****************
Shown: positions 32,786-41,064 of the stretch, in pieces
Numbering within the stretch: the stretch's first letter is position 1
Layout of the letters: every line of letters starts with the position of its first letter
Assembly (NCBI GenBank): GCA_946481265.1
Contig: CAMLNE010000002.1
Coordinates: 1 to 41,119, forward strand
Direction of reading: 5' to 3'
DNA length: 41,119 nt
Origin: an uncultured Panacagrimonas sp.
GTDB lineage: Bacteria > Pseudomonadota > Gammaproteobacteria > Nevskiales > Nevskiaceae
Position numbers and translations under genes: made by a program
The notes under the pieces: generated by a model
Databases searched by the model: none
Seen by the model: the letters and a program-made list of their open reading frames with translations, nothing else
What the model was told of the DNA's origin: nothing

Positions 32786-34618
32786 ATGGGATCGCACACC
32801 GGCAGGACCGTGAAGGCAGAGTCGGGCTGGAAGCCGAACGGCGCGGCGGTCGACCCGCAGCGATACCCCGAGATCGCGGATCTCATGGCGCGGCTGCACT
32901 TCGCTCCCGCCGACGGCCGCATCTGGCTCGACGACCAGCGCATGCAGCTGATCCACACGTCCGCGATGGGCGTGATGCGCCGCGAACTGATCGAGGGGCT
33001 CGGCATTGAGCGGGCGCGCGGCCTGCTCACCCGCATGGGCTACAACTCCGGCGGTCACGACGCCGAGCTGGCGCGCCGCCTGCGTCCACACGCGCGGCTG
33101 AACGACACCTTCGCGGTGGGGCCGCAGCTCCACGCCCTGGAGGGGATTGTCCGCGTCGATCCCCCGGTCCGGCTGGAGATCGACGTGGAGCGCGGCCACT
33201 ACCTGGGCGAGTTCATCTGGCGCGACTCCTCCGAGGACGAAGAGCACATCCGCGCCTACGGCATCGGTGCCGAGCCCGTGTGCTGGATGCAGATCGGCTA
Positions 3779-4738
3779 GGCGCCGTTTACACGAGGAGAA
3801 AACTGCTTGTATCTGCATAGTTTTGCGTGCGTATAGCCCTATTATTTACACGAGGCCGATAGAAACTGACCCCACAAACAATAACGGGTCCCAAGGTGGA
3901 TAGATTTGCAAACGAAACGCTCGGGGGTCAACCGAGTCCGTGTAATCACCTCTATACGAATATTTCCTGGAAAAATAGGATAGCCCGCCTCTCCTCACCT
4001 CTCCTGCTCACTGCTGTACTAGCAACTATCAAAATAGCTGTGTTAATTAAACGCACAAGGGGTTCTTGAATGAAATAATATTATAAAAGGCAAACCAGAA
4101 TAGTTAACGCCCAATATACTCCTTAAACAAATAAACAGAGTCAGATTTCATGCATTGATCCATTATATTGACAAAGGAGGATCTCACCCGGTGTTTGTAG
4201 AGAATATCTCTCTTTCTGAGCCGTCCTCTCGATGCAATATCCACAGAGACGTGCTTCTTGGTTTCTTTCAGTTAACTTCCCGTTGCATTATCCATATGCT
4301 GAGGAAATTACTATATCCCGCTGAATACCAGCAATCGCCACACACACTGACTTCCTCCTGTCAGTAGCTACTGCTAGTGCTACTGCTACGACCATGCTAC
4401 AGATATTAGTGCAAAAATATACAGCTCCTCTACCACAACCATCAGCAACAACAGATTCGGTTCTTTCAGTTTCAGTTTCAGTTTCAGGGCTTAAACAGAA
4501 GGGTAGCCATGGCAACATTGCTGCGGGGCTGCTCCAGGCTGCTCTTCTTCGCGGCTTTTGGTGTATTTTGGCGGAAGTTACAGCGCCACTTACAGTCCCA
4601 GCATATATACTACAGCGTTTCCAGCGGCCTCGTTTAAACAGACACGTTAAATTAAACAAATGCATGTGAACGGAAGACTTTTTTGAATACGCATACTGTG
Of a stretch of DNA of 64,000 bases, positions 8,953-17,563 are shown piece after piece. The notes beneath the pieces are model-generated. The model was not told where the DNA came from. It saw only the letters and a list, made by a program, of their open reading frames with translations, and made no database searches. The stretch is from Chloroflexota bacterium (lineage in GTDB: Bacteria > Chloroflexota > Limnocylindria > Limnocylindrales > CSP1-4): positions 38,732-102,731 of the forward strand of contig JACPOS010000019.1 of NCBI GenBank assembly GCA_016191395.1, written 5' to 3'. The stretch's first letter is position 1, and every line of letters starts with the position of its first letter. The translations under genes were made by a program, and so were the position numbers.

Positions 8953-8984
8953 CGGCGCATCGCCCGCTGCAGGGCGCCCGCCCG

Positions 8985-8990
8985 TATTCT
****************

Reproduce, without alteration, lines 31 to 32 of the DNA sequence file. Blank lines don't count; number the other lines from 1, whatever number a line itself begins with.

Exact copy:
4401 AGATATTAGTGCAAAAATATACAGCTCCTCTACCACAACCATCAGCAACAACAGATTCGGTTCTTTCAGTTTCAGTTTCAGTTTCAGGGCTTAAACAGAA
4501 GGGTAGCCATGGCAACATTGCTGCGGGGCTGCTCCAGGCTGCTCTTCTTCGCGGCTTTTGGTGTATTTTGGCGGAAGTTACAGCGCCACTTACAGTCCCA